Ever since I was little, I have been a blue-ribbon homosexual in a bright red state. As soon as I could stand, I wanted to dance. As soon as I could walk, I wanted to strut. And as soon as I saw Patrick Swayze in Dirty Dancing, I knew that someday I wanted to kiss a boy on the mouth. But it wasn't until the reality of being in Texas came into focus that I realized that my swishy, sparkly tendencies were going to be a problem.
That's the thing about being born gay; you can't exactly choose where you get to grow up. I was lucky enough to be born in America, but that is where my luck stopped. My family was from the sticks of east Texas, where there were more churches than libraries and Friday night football was a spiritual experience. But just like my sexuality, I wouldn't change my Texas roots if I could. They're just as much of a part of me as anything else, and to deny them is to reject all of the things that I love about my childhood, my family, and my culture. But in our current political atmosphere, many LGBT Americans view Texas and any other red state as places that are devoid of any redeeming qualities, too far gone to be worth the trouble. To these LGBT folks who reside in blue utopias, I say shame on you for becoming complacent just because your neighborhood is safe.
The characteristics of any culture are not a zero-sum game. Instead, they are as richly layered as the people who are a part of it. I was born a Texan gay man, and many of the qualities and characteristics of my home state are as much a part of me as any conservative cowboy on the farm. After moving around the globe, I came to the realization that I do not have to abandon my roots just because a small part of what it means to be a Texan can be coupled with anti-LGBT leanings. I am a Texan and I am LGBT, so my living and breathing is proof that this isn't always the norm, and there are many others just like me who deserve to call their state home.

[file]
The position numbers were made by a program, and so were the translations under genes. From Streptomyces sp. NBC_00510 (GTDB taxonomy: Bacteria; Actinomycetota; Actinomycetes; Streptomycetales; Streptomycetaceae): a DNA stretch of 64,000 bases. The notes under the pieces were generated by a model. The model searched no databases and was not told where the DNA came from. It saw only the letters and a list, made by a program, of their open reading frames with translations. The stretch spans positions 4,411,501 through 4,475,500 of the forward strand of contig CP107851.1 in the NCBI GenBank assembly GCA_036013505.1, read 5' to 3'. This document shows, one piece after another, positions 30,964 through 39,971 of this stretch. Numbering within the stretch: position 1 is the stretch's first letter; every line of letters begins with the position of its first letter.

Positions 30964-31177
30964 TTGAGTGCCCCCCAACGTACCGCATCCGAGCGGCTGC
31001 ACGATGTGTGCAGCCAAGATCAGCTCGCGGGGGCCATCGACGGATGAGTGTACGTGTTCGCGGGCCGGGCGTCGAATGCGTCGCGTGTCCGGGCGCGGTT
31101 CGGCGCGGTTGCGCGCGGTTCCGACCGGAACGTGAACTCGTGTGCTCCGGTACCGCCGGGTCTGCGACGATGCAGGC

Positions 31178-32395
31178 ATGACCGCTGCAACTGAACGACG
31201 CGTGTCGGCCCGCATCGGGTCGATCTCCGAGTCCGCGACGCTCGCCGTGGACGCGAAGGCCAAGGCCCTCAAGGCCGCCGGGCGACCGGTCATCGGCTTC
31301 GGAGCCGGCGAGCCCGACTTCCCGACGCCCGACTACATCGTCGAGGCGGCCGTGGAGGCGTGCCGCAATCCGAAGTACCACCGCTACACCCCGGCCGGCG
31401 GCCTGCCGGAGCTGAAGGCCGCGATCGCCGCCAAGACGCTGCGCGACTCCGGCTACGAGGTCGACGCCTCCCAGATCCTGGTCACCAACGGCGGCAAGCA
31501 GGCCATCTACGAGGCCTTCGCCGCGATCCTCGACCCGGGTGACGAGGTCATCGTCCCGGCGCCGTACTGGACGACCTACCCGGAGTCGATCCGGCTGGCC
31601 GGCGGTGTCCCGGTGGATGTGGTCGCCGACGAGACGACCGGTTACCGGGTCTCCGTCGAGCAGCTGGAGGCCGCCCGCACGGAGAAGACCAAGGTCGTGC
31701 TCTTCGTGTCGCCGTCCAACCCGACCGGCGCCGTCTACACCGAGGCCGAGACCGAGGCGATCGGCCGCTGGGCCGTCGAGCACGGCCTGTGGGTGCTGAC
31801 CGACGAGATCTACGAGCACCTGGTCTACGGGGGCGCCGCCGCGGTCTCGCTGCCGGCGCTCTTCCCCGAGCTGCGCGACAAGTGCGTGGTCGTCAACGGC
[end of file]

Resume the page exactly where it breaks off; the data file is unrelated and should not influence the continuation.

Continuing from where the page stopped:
I also have the means and ability to move if I wanted to. It's a part of my privilege, which is also a part of the problem in our country. Those with privilege don't have to concern themselves with the problems of those that don't. This is exactly why everyone who has the privilege of moving away from their red hometowns should be encouraged to stay and make a difference, both for themselves and for the LGBT Americans who don't have the privilege of fleeing to a blue paradise.
To suggest that LGBT Americans in red states should escape homophobia and transphobia by moving to blue states is to deny the immense progress we have made in LGBT rights. People's minds can be changed and victories can be won in each state government, no matter how difficult it may seem. Twenty years ago, the state and federal rights that we now have were merely pipe dreams, but our community refused to let hate beat out hope. Today, we still need to be steadfast in our commitment to LGBT rights across the country, and that means staying put in our red states and demanding respect.
With the most anti-LGBT Cabinet ever forming, it is no time to become complacent in our journey to equality. Anyone who loves the big skies of Texas, the red mountains of Arizona, or the blue beaches of Florida should have every right to feel safe and included in their hometown culture.
So, you blue state babies, quit complaining about how you want to secede from the red states and throw your full support behind your LGBT brothers and sisters who are still trying to make a difference. Yee-haw.
TYLER CURRY lives in Austin and is the editor at large for Plus magazine. Follow him on Twitter @IAmTylerCurry.